• Finally, this afternoon we learn that the Lakeview women's marching club, Krewe of Brid won't be parading this year due to "money problems." The short article doesn't elaborate but I'm curious as to just what it was such a small operation couldn't afford. If they had trouble putting the money together for a parade permit, I can't imagine the ladies of Lakeview would have to worry too much about being pepper sprayed if they just decided to march anyway. That's not the sort of thing that's done in their neighborhood.

Douchebag Headlines Of Our Century Presents

Occupy protest in Oakland divides movement, rekindles debate about flag-burning

Get it? Because there's kindling going on! And... you see.. IT'S FUNNY, DAMMIT! Oh nevermind.

On the bright side, since nobody's paying any attention to what's left of the #Occupy movement anymore anyway, there's nothing left for these stupid kids to damage.

Saturday, January 28, 2012

Mayor Landrieu growing tired of his own bullshit

September 19, 2011 New Orleans Mayor Landrieu Addresses Committee Members At NLC Policy Forum
Mayor Landrieu stressed that while Washington maintains a “slash and cut” ideology — reducing investments in key areas such as public safety, infrastructure, community development and education — the citizens of our hometowns still expect and deserve an outstanding government that represents and fights for the growing needs of the country’s communities. So while New Orleans has not been immune to the same fiscal difficulties that plague other cities, its mantra has been to “cut smart, reorganize and invest in the future.”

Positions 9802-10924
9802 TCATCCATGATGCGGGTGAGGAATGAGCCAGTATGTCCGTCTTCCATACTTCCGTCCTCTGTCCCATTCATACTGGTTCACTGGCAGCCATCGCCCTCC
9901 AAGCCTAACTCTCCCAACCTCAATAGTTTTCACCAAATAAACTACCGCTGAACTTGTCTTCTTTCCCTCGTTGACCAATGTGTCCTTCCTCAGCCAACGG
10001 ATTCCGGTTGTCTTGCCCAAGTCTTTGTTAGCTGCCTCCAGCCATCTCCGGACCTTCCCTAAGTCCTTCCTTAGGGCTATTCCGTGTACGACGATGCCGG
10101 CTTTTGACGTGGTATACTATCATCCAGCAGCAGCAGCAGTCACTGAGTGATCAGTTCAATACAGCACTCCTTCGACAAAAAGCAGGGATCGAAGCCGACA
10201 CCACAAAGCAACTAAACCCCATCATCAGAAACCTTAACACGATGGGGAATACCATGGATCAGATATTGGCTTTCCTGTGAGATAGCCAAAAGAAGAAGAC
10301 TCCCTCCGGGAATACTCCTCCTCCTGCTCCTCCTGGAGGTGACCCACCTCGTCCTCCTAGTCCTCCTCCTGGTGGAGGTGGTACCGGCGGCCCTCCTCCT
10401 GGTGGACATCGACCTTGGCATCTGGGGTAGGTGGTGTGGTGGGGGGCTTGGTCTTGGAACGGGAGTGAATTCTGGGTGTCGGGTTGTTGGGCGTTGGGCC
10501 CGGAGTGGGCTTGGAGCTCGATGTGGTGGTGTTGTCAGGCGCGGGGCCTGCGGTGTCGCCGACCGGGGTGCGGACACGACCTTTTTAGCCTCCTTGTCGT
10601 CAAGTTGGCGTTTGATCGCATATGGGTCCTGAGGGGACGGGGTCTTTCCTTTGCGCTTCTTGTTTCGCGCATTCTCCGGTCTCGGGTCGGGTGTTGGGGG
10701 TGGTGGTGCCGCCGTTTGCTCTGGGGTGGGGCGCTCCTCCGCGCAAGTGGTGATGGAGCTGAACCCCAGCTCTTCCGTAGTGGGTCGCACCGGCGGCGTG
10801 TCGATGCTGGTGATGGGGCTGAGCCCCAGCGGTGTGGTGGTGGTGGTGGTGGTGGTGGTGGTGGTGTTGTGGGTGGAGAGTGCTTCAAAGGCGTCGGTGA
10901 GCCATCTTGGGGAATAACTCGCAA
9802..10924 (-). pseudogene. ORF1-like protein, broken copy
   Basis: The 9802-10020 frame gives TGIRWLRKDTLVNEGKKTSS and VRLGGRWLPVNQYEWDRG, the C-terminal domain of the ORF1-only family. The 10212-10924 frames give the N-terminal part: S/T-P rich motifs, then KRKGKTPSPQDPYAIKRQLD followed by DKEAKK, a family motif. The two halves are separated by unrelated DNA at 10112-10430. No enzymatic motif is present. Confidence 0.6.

“Our approach is not mired in ideology,” Mayor Landrieu said. “It’s not about politics or egos. It’s based on flexibility and efficiency. It’s about producing results for the people of New Orleans… Our goal is not just to do more with less, but to be smarter with less, better with less.”

October 17, 2011 Landrieu presents NOLA budget
The mayor said he will continue to try and do more with less, saying department will face cuts, with the notable exception of the New Orleans Police Department.

"We're not cutting the police department," the mayor said. "As a matter of fact, we're going to add the first recruit class for this administration."

The mayor said the city must do something about ever-increasing expenses, noting that 25 cents of every dollar must be dedicated to covering the city's growing pension obligation.

November 14, 2011 Despite public’s pleas for basic repairs, mayor wants to cut public works spending
Despite that clear call, the mayor has proposed cutting overall departmental spending by $4 million from, $23 million in 2011 to $19 million in 2012. General-fund spending will shrink by $840,774 or four percent. The Landrieu administration maintains that the cut won’t affect the quality of services because of increased efficiency within City Hall. Wielding data that shows steady improvements in meeting monthly goals for pothole fixes and streetlight repairs, the administration says that will continue an upward performance spike, regardless of cuts in personnel and operating spending.

We are doing more with less,” Deputy Mayor of Facilities, Infrastructure and Community Development Cedric Grant said at a budget hearing Monday in City Council Chambers. “These are difficult times and we are making difficult decisions.”

All of which brings us to this week's press conference.

Mayor Mitch Talks Guns Following Morning Murder in Algiers

Piggybacking on President Barack Obama's call for "nation building at home" during last night's State of the Union address, Landrieu talked about the need for more funds at home.

"When Washington and the state of Louisiana says do more with less, it's a myth," Mayor Mitch said. "You can only do less with less."